Book Review- Positive Pete and Mindful Molly- Jake’s Silence

Positive Pete and Mindful Molly
Jake’s Silence
By Sukaina Mukhtar

001CA1FC-6237-4A2E-A139-BC6AB6FD2C94

Thinking differently can be a struggle for humans; for both the child that may have a particular diagnosis or for the other children and adults.

We all know children who can’t sit still, never seem to listen, who don’t follow instructions or shout out inappropriate comments at inappropriate times. Some data shows that nearly 15% of the population is likely to be diagnosed with ADHD by the time they are adults.

Jake’s Silence is  the first of three books. The focus is for children to work on emotional intelligence. Thus,  the second book in this series goes further into using tools like visualisation and meditation.  The aim of the books is to help children become independent of their circumstance by cultivating these tools in order to overcome or manage their challenges.

This story is about a boy called Jake that has his own struggles dealing with ADHD. When dealing with some situations he becomes anxious and this leads to behaviours that others consider “naughty”. The books gives a little inside peek into what Jake is thinking and feeling. It also gives a peek to how others around him are reacting to his behaviours. Then their is Positive Pete and Mindful Molly that help Jake as he struggles through his day.

The book is based on a true story and is a good book for children with or without ADHD and adults. The story itself helps all people to understand what they can do to help themselves and each other. It challenges our attitudes on how we should support one another and not just jump to conclusions.

37C08773-CE7D-4B0E-89B8-A3CDAFBC6D3F

Following the story are lots of thought provoking activities that allow us to explore the many themes that come out and can be easily used with one individual, a family or a whole class.

This self-published book can be purchased on Amazon here: https://tinyurl.com/PositivePeteMindfulMolly

You can find more mindfulness strategies for children and adults on my own blog here: www.educationsvoice.wordpress.com or for more ideas for teachers, 100 Ideas for Primary Teachers: Mindfulness In The Classroom published by Bloomsbury. More information can be found here.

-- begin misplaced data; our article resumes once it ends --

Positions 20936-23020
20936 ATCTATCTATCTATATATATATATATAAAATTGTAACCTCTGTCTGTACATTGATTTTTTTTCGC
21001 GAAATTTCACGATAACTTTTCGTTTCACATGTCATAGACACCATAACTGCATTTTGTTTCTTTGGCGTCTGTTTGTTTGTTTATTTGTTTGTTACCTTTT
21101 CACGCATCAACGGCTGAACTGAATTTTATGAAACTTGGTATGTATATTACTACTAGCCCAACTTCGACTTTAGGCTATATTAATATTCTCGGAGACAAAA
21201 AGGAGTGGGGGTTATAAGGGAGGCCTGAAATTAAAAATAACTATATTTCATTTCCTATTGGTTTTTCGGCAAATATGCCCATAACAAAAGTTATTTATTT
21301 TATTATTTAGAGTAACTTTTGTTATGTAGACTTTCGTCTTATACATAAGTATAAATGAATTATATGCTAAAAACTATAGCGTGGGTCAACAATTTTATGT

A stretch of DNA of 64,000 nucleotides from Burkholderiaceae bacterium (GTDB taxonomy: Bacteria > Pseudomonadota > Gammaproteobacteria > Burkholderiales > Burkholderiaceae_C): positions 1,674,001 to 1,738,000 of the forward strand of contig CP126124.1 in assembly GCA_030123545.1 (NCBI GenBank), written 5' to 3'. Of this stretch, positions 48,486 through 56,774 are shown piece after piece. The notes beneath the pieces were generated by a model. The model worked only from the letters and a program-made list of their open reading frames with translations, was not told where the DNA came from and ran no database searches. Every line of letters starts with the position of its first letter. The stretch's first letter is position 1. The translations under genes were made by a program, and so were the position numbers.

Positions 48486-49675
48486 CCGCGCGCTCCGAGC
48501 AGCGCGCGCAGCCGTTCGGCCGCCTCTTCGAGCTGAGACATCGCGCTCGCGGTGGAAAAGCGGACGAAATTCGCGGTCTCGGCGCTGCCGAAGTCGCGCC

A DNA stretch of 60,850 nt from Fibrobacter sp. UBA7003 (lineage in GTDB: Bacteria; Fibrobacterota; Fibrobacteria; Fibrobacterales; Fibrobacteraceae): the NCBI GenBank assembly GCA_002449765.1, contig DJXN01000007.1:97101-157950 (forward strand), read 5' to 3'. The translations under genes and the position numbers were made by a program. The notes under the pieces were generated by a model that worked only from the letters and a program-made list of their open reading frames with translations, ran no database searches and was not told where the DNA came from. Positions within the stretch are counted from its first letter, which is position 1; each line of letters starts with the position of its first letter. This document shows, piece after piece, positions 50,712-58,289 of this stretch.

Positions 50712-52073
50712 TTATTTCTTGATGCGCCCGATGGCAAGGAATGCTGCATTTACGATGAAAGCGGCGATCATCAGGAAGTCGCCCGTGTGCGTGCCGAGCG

Advertisements

Mindful Refocus

8EA421F3-98FD-404B-B136-3F2825E117C4.png

There can sometimes be a misconception about mindfulness. Some people believe that mindfulness is a way of escaping from stress or a way of keeping stress away from you. This is untrue.

Mindfulness will not become some magical shield from stress in your life. No matter how little stress we may have in our lives, our brains will always perceive the most stressful event, no matter how small, as being extremely stressful. Mindfulness gives you the tools to deal with the stress of life.

The key to mindfulness is not getting rid of stress, it is learning how to react to stress.

Even with the best will in the world, our lives get taken over by life. We begin the morning with good intentions; we meditate, we take mindful moments while we brush our teeth and make our tea. But, as our day gets into full swing, our old habits set in and our reptilian brains take over. We react without thought or purpose. Our cortisol levels rise and rise until we are an exhausted heap of human mess.

So, what can you do about that?

Mindful Refocus

Mindful Refocus allows you to return your awareness to the present moment. In order to give myself a frequent reminder, I choose a mindful object.

Once you are dressed for the day, choose an object you are wearing to be your mindful object. It can be a ring, your id badge, necklace, tie, shoes, your watch, a button on your shirt, etc. It doesn’t matter what it is as long as it is something you will see several times.

During the day, at any point you notice your mindful object, touch it, and complete a Mindful Refocus.

This simple meditation takes only seconds. But, it gives mindful focus for those few seconds and calms the mind so that you can be the best person possible.

Mindful Refocus Activities:

1- Deep Breathing– Take three, deep mindful breaths paying attention to the air flowing in and out your body.

2- Sound Meditation– Close your eyes for a moment, stop and listen to the sounds around you. Focus on the pitch, vibration through your body or distance of the sound.

3- Colour Meditation– Choose a colour that you will decide to notice. Take a deep breath and notice five things with that colour.

4- Shoulder Relaxation– Breath deeply and, on the exhale, allow your shoulders to drop towards the floor as if someone is pressing them downward. Repeat a few times, noticing how your body feels as your shoulders relax.

5- Count Backwards– Take a deep breath and count backwards from 60. Concentrate just on the counting, allowing your body to relax more with each number.

Always remember that mindfulness is not about getting rid stress but how we react to the stress.

Find more mindfulness strategies for children and adults here: www.educationsvoice.wordpress.com or for more ideas for teachers, 100 Ideas for Primary Teachers: Mindfulness In The Classroom published by Bloomsbury. More information can be found here.